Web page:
Harmonization of the Funding Mechanisms in European Universities

Harmonization of the Funding Mechanisms in European Universities

Alina Mihaela Dima (Bucharest Academy of Economic Studies, Romania) and Ramona Cantaragiu (University of Bucharest, Romania)
Copyright: © 2014 |Pages: 23
DOI: 10.4018/978-1-4666-4325-3.ch003
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The chapter discusses, comparatively, funding mechanisms for universities in Europe and advances potential ways for their harmonization in the framework of their Bologna convergence. The findings of the research suggest that, while there is a European-level shift to performance-based funding and quantitative indicators tend to say that European HE funding systems are to a certain degree convergent, qualitative analysis indicates that the outcomes are still divergent and more efforts have to be put into really bringing these systems to a common ground.
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Traditionally, higher education has been considered a public good and universities have been financed from public sources. However, during the last few decades two major trends have been challenging this position, forcing public universities to become more financially state-independent. One of the trends regards the increase in the cost of education brought about by the massification of higher education and the rising costs of human resources (pension costs etc.) (Estermann & Pruvot, 2011). On the other hand, public funding is no longer able to satisfy the increasing demands of the educational sector which is in direct competition with other public priorities such as health, national security etc. which are facing the same cost inflation. Especially after the 2008 financial crisis, governments have decided to decrease the levels of investment in higher education, forcing universities to seek alternative means of funding. Thus, today’s universities are struggling to find alternative sources of financing, in the context of changing educational laws that have as a desired outcome the placement of the burden of funding on the institution side.

Concerning the European Higher Education Area (EHEA), since March 2000, the European Council decided that one of the goals of the EU should be to become ”the most competitive and dynamic knowledge-based economy in the world, capable of sustaining economic growth with more and better jobs and greater social cohesion”. It is clear that education is the main pillar for achieving this ambitious position and, thus, the council also required member states to increase their investments in education and for these investments to be based more on the output of the higher education institutions. However, the council also emphasized that this is not a matter of concern just for governments and that institutions themselves have to become more market oriented and search new alternative streams of income.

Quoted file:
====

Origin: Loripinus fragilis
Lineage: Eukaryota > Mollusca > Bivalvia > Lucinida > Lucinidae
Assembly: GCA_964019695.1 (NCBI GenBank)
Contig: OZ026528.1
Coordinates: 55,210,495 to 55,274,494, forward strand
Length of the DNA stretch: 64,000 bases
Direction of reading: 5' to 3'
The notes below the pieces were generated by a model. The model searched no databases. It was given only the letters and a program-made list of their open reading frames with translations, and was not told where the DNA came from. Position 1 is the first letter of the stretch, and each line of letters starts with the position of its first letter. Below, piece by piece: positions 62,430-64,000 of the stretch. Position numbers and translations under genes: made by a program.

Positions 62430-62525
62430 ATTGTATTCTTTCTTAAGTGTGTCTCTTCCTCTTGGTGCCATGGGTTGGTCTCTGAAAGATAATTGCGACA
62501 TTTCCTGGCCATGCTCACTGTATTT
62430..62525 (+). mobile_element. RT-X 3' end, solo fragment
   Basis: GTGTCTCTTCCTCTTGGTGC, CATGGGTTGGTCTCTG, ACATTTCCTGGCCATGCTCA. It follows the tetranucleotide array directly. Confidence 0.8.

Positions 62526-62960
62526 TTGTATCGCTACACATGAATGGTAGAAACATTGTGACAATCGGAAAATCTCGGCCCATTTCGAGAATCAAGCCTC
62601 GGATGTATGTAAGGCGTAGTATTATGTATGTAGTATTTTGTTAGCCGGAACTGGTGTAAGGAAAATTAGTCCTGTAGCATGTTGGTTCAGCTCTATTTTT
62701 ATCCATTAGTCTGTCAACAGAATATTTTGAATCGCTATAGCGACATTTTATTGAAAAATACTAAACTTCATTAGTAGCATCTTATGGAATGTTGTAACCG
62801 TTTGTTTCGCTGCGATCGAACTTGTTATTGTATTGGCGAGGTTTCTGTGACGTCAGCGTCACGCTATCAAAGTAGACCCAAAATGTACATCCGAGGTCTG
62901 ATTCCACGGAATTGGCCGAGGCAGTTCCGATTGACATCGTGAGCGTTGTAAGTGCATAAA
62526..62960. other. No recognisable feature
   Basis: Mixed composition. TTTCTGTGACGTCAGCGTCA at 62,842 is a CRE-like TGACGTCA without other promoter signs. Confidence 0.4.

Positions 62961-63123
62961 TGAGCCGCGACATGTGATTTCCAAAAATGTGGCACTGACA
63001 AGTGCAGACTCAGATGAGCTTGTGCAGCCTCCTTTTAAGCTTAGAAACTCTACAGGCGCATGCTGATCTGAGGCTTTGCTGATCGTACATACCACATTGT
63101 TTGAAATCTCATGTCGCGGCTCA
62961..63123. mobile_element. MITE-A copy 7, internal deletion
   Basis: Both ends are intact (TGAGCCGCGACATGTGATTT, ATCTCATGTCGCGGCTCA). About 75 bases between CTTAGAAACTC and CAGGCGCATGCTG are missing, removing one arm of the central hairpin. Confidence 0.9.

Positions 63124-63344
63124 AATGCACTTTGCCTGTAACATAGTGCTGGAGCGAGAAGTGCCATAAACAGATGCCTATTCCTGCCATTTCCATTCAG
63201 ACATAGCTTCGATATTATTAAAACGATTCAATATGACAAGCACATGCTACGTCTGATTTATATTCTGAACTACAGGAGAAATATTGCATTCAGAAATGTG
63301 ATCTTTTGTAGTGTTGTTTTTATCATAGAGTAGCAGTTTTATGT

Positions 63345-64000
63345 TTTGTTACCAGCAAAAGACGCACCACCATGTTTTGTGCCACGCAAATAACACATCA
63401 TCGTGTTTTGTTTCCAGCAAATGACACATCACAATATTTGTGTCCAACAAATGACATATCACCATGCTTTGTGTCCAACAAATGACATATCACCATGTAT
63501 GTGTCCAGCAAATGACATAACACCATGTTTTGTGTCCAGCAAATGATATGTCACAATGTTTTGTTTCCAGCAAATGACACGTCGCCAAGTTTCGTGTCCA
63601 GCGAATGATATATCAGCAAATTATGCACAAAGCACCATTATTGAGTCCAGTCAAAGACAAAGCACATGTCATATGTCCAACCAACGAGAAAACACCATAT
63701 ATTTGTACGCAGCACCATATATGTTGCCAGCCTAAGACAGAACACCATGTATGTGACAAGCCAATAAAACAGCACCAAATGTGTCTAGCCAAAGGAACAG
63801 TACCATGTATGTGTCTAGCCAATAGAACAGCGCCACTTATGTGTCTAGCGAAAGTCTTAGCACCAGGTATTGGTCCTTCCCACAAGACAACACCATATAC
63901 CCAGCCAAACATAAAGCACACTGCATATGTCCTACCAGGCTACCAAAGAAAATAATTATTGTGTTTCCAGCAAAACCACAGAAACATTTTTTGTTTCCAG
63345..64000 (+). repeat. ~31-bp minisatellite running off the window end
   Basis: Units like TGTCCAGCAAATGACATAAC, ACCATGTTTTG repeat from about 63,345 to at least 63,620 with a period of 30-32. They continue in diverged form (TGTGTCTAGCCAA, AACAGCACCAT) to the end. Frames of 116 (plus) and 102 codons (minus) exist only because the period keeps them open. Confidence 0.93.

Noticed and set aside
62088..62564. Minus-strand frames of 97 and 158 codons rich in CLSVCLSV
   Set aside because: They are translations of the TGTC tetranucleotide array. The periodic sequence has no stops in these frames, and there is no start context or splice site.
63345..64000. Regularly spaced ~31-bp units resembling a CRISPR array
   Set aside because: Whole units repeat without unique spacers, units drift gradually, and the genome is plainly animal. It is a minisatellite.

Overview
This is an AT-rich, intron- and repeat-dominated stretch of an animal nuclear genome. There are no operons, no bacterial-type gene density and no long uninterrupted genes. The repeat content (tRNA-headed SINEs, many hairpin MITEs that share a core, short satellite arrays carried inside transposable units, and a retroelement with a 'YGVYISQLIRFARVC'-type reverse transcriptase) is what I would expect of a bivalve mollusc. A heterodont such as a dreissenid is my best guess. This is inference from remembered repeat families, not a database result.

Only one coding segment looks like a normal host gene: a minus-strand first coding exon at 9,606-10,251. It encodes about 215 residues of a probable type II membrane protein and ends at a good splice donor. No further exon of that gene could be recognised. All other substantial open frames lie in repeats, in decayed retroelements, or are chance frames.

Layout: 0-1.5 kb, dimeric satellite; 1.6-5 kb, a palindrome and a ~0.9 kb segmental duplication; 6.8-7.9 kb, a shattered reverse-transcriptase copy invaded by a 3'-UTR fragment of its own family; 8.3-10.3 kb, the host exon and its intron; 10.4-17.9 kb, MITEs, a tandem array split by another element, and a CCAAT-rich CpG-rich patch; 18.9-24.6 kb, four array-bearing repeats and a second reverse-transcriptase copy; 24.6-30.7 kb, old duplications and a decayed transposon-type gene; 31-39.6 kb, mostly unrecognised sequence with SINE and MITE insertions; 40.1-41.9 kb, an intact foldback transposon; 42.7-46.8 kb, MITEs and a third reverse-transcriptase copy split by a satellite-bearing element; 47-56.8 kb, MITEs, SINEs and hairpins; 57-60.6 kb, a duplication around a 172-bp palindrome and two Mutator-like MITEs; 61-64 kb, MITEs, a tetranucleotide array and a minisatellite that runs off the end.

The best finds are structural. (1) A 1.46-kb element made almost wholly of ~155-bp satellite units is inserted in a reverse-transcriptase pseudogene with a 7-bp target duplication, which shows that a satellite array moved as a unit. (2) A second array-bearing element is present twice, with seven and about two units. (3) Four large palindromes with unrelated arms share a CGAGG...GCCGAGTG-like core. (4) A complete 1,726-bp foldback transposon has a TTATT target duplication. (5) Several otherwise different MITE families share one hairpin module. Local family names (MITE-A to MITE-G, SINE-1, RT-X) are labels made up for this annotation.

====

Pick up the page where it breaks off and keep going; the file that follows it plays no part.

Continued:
The search of new funding alternatives has led many to deplore the current state of European higher education which they consider to have turned its back on traditional values of quality and selectivity and to have embraced the ones of capitalism: massification, focus on cost reduction and obeying universal standards of quality, most of them which translate poorly to the educational sector. We can talk about a financial fragility of higher education institutions, borrowing the term from Johnstone (2009), which uses it to refer to

the institution (or in a macro sense, the higher educational system of a state or country) that is constantly on the edge of having to compromise its chosen mission or fundamental institutional character because of the inability to consistently raise enough revenue or shed enough expenditures—year after year—to maintain this mission and character. (p.1)

According to the author, the underlying cause that inevitably leads to worldwide financial fragility of all the higher education institutions and educational systems is the natural trajectory of costs, or necessary expenditures, that tends to outpace the natural trajectory of revenues. The explanation behind this phenomenon lies in the fact that certain sectors, as the educational one, cannot profit from substituting capital for labor or from outsourcing to regions where the cost of production factors is lower, leading these sectors to become productivity immune (Baumol & Bowen, 1966).

In spite the fact that it faces many challenges, the tertiary educational sector is viewed as a major driver of economic development (Altbach, et al., 2009), and thus there is increased pressure to perform, meaning to provide equal access for all and high quality teaching, priorities which are incompatible with the difficult conditions in which these institutions have to exist. At the EHEA level, the higher education institutions have to become competitive on a global level and they have to produce graduates that will contribute to the economic development of the EU and the rest of the non-EU countries.

But all is not negative with regards to the financial fragility, as Kwiek (2006a) cites this income diversification impulse as a source of positive change in the educational sector: “financial diversification of an institution is also healthy academically” (p. 3) because it pushes the institution towards entrepreneurialism, it punishes failure and passivity and it turns its attention to those activities that have a direct impact on societal good.

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